Free Press Journal

Takes grit to push radical reforms

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The Moody’s upgrade of India has, quite predictably, drawn sharply partisan responses. This is not surprising in view of the mini election season. The results, when they are finally announced on December 18, may not suggest a close fight. However, in the midst of an election campaign, all elections appear to be very bitterly contested, as they undoubtedly are, despite what the final outcome reveals.

The Congress, now experiencing a social media resurgence of sorts, has, for example, seen the modifications of GST as the Narendra Modi’s panicky response to its aggressive onslaught. Congress supporters genuinely believe that the cumulative effects of demonetisation and GST has alienated vast sections of the population who were earlier committed BJP voters. There is a belief that the modifications in the GST regime have come too late and this alienation, coupled with caste discontent in Gujarat could result in a spectacular electoral upset in the home state of the Prime Minister and BJP President.

On its part, the BJP has not been sitting idle. The first anniversary of demonetisation was used by the party to mount an aggressive campaign that tried to paint the opponents of the November 8, 2016, announcement as patrons of corruption. Finance Minister Arun Jaitley circulated an article that richly documented the colossal financial gains from demonetisation.


It is important to note that the BJP commemorated the first anniversary of demonetisation as “Anti-Black Money Day” — an indication of the extent to which the Modi government has put the ethical transformation of India at the centre of its political strategy. As the architect of this creative disruption, Modi appears to have calculated that the wider regeneration of India has to be both economic and moral.

At one level, the GST which had been on the drawing board of different governments, was focused on the need to create a seamless, pan-Indian market. That is what excited the imagination of the global community and Indian corporates looking for improvements in the ease of doing business. However, there was an important ethical dimension that was in-built into the new scheme whose significance was not initially realised. In simple terms, the system of interlocking payments and credit made it difficult, if not impossible, for businesses to create a zero-tax zone for themselves.

The implication of this interlinked GST was quite awesome. For long, a section of India’s trading community had created an innovative business model whereby the competitive edge of their enterprise was provided by zero tax. With GST, these units found it impossible to do business without either paying the new tax or attracting the attention of the tax authorities.

It is entirely possible that Surat, an important centre of the textiles and diamond trade, had a tradition of sharp business practices that was kept well below the radar and which needed the GST to bring to the surface. Whatever the reality, GST witnessed a grand alliance of zero-tax businesses of all sizes. Rather than openly advocate tax avoidance, the anti-GST agitators picked on two issues that warranted attention.

First, they complained, quite legitimately in my view, at the heavy burden of compliance norms that would divert attention from running a business to filling endless forms. This a problem the designers of the GST should have anticipated.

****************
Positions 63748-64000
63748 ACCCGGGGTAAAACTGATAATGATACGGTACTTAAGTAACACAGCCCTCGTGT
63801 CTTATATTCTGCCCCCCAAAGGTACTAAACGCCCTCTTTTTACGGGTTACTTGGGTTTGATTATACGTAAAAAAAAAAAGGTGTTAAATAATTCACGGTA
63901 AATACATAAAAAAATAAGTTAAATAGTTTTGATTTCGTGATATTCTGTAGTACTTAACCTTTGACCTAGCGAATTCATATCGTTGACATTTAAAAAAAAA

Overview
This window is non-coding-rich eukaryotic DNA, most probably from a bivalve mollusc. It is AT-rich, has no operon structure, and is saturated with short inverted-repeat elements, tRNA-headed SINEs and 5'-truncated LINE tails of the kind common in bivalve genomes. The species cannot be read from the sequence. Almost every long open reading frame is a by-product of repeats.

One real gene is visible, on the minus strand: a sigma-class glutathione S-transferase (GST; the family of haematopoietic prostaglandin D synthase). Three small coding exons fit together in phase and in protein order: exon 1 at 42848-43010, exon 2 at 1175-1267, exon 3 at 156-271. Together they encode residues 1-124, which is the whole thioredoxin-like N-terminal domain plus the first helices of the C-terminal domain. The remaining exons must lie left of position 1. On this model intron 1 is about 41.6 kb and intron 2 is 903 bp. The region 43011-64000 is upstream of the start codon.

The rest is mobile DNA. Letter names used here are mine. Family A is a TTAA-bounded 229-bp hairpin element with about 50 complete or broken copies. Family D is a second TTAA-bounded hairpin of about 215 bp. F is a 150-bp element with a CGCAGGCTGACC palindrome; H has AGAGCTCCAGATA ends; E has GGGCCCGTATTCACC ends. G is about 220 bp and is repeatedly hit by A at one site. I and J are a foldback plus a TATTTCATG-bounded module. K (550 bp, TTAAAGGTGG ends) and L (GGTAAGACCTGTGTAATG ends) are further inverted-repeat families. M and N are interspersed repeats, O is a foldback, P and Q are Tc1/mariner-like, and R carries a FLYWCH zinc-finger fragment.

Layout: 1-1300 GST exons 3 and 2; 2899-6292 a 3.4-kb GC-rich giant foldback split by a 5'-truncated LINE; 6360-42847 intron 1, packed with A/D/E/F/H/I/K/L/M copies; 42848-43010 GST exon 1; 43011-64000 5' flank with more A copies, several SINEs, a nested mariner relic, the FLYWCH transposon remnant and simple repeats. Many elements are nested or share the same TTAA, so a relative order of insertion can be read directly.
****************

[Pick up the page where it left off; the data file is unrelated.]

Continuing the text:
Secondly, GST was a grand experiment in pooled sovereignty involving the Centre and the states. For the states in particular, the new tax was a leap into the unknown and was preceded by concerns over shrinking revenues — one reason why they were loath to give up their claims on the taxes on petroleum and alcohol. A consequence of this wariness was the inclination to create multiple tax slabs and put too many items into a higher bracket.

India has some important election or another each year. It was perhaps fortuitous for those hard hits by GST that their mounting anger coincided with the Gujarat Assembly election, a time always conducive to responsive governance. By homing in on the grievances of the proverbial small guy burdened by an uncaring state, the real instigators of the anti-GST stir in Gujarat kept the gaze away from the real issue: the sustained non-compliance with tax regimes, both past and present.

However, what is important to note is that the government was responsive. Actually, the ability to modify and tweak programmes mid-stream when necessary has been a feature of this government, as noticed by the frequent alteration of rules to respond to unique situations during the demonetisation exercise.

GST being a joint Centre-state tax, it is impossible for the Modi government to make changes unilaterally. However, the pressure from below was sufficiently strong to compel the Centre to use all its political clout to persuade the GST Council into making a series of important modifications. Where the Centre has so far been un-budging is, on the larger issue of compliance, the basic minimum requirement of an ethical economic system.

In the course of the past year or so, the Modi government has forced through a series of radical reforms that other governments lacked the will to push through. First there was the Aadhaar legislation that is a plug against welfare leakages and a potential anti-tax evasion instrument. Then there was demonetisation that helped provide an address for unaccounted wealth and swelled government revenues. And finally, there is the GST that, perhaps unwittingly, has helped establish the principle of lower tax rates and higher compliance.
Few governments can boast such a record in so short a time. This explains why the global community feels India is worth looking at afresh.

The author is a senior journalist and Member of Parliament, being a Presidential Nominee to the Rajya Sabha.